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The importance of smear tests as figures show 3 in 10 don't attend NHS cervical cancer screening

The NHS Cervical Screening Programme 2022-2023 annual report, found that attendance of cervical screening had dropped from 69.9% the previous year to 68.7% for those aged 25 to 64. 

The attendance levels to invitations sent by the NHS to patients were higher for 50 to 64-year-olds at 74.4%, compared to 65.8% for 25 to 49-year-olds.  

It's a real worry that statistics for attendance are decreasing, therefore, attending a cervical screening appointment could be lifesaving. 

What is cervical screening?

Cervical screening is a process whereby a nurse takes a small sample of cells from your cervix using a small brush. This is often referred to as a smear test and on average takes a few minutes to complete. The cells are then sent off and tested for traces of cervical cancer or abnormal cells.

Why attend?

Screening helps prevent cervical cancer by testing for Human Papillomavirus (HPV).  This is found in over 99% of call cervical cancers and it's a virus which may cause abnormal cells to develop in the cervix. 

If left untreated, these cells, over time, can turn into cervical cancer. This is why it's so important to attend your routine cervical screening invitations so that cervical cancer can be detected or prevented. 

What if you've had the HPV vaccination?

It's still important to attend cervical screening even if you have been vaccinated against HPV as there are different types of HPV and the vaccine doesn't provide protection against them all. 

The key message is therefore if you receive an invitation to attend for cervical screening, or you are concerned that you have not received one or it's overdue, do call your GP surgery and make that appointment. 

When should women be invited for a cervical cancer screening appointment?

In the UK, cervical screening invitations are sent to women who are registered with a GP surgery as routine once every three years if you're aged between 25 and 49 and once every five years if aged 50 to 64.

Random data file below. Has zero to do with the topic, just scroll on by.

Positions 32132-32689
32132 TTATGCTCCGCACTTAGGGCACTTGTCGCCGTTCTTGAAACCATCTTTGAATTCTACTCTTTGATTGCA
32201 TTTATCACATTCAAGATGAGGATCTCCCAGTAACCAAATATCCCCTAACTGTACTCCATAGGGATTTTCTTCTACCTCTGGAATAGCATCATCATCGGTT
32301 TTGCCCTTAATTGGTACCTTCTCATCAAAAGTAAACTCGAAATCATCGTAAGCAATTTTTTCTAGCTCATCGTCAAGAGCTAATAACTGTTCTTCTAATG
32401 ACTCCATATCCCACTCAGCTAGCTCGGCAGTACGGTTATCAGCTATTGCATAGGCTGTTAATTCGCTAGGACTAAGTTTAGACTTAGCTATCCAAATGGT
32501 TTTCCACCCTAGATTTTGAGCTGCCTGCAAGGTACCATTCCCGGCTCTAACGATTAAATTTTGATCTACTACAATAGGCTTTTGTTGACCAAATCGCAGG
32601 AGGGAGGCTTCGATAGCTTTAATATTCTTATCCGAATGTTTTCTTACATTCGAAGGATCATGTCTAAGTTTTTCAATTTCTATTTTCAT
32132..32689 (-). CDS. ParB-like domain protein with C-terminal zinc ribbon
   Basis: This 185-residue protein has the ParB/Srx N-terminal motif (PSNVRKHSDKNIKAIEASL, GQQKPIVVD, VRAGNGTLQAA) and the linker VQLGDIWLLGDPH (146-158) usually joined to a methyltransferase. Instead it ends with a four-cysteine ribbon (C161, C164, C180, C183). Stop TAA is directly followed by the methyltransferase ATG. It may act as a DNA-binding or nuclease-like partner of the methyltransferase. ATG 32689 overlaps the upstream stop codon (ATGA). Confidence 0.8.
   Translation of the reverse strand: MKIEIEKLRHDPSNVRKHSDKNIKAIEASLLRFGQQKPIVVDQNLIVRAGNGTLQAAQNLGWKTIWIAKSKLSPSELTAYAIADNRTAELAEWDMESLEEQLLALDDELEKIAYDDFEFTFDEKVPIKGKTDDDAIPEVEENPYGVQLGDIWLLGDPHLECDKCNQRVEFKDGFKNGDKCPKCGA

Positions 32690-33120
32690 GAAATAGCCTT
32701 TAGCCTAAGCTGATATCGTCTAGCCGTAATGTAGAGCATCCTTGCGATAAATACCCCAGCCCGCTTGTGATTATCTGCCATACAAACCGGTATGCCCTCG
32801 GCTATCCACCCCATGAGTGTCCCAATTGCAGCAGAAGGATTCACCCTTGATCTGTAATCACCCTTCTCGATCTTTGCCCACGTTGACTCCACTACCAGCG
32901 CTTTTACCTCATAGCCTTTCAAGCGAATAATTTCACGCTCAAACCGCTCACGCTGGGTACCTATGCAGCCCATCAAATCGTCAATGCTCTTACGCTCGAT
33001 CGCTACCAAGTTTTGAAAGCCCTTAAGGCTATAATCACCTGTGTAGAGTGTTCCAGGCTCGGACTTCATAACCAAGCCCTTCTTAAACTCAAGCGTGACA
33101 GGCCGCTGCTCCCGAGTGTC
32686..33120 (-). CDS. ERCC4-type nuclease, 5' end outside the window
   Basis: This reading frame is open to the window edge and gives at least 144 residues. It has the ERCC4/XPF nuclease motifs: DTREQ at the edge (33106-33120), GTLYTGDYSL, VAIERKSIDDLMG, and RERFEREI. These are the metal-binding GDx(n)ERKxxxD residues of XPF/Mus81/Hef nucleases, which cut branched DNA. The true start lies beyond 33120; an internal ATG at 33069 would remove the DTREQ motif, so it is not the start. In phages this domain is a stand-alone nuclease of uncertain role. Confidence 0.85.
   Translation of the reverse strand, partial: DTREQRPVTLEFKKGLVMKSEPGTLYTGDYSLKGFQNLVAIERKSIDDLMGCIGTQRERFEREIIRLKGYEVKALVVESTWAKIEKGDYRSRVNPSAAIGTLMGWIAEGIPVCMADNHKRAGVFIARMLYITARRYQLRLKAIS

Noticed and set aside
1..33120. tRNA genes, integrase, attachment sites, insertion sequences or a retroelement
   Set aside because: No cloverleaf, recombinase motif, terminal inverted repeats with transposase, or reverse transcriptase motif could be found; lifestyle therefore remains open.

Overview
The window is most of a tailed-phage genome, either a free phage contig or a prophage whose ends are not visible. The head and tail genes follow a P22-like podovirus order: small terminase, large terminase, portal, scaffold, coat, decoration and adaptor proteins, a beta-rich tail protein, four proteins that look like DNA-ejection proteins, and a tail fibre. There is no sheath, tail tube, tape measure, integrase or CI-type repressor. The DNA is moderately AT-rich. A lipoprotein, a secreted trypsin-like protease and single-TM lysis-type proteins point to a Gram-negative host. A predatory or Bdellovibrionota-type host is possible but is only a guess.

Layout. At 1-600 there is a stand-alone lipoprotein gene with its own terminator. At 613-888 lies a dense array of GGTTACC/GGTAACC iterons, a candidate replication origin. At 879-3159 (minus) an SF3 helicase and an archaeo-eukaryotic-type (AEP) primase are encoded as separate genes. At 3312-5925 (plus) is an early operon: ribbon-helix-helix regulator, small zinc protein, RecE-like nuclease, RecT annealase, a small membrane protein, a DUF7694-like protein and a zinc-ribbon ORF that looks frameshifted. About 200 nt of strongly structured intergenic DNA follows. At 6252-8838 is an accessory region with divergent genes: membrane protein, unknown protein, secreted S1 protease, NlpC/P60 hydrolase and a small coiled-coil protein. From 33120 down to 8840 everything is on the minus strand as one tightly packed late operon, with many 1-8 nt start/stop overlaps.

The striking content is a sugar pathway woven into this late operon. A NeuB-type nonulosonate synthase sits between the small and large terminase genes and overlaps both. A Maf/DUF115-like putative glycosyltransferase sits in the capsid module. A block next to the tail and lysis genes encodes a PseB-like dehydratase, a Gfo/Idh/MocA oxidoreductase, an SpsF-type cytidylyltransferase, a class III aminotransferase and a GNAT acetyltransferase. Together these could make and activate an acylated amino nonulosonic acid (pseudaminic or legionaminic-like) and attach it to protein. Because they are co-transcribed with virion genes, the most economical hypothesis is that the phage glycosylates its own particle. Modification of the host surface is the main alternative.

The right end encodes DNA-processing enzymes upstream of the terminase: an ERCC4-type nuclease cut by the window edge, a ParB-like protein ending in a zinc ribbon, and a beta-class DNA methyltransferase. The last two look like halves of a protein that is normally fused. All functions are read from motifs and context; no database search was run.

For those over 65, you are only invited if a recent test was abnormal.  Additional tests and screening may take place more frequently than this if results are abnormal. 

Support available 

Jo’s Cervical Cancer Trust is the UK’s leading cervical cancer charity which offers support for those for anyone who has concerns or questions about cervical screening, HPV, the HPV vaccine or cervical cancer. 

Its support services are available to anyone who has been affected, or if you have a loved one who has been affected by cervical cancer or cervical cell changes. 

At Irwin Mitchell we work closely with Jo’s Trust to offer support to our clients and their families who have been diagnosed with cervical cancer. 

As a medical negligence solicitor, I've supported clients who have suffered a delay in diagnosis of cervical cancer and charities such as Jo’s Trust is such an invaluable tool for clients and their families in terms of offering that additional support. 

More information about NHS England's annual report is available online. :

Find out more about Irwin Mitchell's expertise in supporting people and their families affected by missed diagnoses and healthcare issues at our dedicated medical negligence section.